Wild tiger populations are on the rise for the first time in 100 years, according to a new report released by the World Wildlife Fund. The number of tigers living in the wild has increased over previous estimates, tracing a silver lining around the future of the species. The big cats are still endangered, but continued efforts to support reproduction and reduce threats against wild tiger populations could see populations continue to grow in years to come.
WWF estimates there are currently 3,890 tigers living in the wild, primarily in India, Thailand, and Russia. This is a dramatic uptick from the all-time low of 3,200 – the population estimate in 2010. At that time, governments of the countries with tiger populations (with some help from the Leonardo DiCaprio Foundation) formed the Global Tiger Forum (GTF) and agreed to establish a goal of doubling the global wild tiger population by 2022, and an array of conservation efforts followed. So far, the plan is working beautifully, and WWF praises the countries where populations have sharply increased. Elsewhere, like in Southeast Asia, WWF says poaching and rampant deforestation continue to threaten wild tigers. Tigers have actually been declared “functionally extinct” in Cambodia, where no wild tigers have been spotted since 2007.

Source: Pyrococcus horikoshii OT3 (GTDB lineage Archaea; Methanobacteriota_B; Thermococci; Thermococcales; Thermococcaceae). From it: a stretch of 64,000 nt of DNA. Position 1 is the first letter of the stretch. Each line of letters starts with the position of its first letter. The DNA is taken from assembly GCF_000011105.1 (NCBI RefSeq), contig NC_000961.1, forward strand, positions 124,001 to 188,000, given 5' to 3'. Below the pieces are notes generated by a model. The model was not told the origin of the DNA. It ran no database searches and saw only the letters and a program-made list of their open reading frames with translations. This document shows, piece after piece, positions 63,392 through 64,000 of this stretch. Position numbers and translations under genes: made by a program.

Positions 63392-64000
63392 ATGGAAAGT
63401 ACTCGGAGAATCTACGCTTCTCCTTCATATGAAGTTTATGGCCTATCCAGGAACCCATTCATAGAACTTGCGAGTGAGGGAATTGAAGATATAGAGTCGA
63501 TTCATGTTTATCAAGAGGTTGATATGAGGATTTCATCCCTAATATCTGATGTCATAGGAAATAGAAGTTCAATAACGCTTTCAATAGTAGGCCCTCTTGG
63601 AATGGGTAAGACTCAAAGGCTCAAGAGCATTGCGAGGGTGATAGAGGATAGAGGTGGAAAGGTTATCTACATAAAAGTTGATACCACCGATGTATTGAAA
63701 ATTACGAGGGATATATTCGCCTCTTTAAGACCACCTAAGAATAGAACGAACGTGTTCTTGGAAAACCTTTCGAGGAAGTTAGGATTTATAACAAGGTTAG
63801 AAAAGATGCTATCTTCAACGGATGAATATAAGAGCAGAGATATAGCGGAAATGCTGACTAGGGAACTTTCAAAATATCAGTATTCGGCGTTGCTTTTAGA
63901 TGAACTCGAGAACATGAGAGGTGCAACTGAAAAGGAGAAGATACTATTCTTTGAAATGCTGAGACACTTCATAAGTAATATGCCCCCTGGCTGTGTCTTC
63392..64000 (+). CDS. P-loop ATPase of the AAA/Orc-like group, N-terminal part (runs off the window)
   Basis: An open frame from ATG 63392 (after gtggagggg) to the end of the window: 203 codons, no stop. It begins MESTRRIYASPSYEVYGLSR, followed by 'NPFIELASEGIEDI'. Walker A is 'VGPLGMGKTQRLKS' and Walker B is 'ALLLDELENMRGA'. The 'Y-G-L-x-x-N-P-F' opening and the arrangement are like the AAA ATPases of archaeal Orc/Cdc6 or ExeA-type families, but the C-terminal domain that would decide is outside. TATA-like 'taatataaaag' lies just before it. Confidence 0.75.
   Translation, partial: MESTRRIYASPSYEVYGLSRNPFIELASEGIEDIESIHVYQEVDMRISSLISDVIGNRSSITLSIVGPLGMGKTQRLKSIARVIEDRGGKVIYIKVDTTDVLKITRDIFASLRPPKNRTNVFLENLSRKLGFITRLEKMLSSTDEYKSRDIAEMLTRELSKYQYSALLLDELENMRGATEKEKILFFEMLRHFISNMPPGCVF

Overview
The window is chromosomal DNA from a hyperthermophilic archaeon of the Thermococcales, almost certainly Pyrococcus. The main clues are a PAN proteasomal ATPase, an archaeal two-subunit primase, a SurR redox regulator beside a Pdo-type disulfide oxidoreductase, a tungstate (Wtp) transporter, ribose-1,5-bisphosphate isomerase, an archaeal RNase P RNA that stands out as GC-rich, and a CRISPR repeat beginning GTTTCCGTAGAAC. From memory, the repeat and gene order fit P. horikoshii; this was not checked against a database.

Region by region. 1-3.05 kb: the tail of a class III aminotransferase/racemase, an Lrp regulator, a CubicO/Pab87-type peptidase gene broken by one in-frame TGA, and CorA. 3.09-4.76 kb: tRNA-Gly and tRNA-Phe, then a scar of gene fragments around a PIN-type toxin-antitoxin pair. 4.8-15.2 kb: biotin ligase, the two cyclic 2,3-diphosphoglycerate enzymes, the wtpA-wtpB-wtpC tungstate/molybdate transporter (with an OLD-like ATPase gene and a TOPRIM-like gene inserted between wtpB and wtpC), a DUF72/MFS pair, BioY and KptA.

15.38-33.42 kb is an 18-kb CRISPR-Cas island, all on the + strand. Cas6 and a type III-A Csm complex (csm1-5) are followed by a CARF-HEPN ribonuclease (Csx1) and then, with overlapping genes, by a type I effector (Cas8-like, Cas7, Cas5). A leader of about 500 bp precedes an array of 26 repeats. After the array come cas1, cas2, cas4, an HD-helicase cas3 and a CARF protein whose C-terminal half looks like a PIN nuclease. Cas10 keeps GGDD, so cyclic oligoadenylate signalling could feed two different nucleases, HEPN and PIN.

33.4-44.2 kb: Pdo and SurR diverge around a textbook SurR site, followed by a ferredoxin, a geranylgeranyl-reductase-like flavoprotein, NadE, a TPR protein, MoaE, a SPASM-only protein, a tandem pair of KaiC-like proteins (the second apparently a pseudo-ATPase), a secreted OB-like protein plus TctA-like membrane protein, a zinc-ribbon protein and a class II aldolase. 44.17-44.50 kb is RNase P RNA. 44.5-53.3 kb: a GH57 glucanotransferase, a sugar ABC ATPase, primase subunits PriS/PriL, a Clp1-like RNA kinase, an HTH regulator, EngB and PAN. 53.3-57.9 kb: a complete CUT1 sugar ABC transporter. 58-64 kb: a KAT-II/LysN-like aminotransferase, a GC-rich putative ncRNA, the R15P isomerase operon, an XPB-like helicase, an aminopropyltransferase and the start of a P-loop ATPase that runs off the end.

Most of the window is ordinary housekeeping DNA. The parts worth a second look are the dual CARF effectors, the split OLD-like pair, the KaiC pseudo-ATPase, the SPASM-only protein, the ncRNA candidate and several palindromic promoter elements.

This news about the rise in global wild tiger populations comes a little more than a year after India announced that its tiger numbers had jumped 30 percent between 2011 and 2015. Conservation efforts there include protected habitats and wildlife reserves, as well as breeding programs and increased penalties for poaching. Some 70 percent of the tigers on Earth roam within India’s borders, and government officials there have offered to send healthy tiger cubs to other nations with struggling populations in an effort to help rehabilitate the species.
Ginette Hemley, senior vice president of wildlife conservation at WWF, says the increase in tiger population is just the beginning, and conservation efforts will continue. “Together with governments, local communities, philanthropists, and other NGOs, we’ve begun to reverse the trend in the century-long decline of tigers,” she said. “But much more work and investment is needed if we are to reach our goal of doubling wild tiger numbers by 2022.”
Images via WWF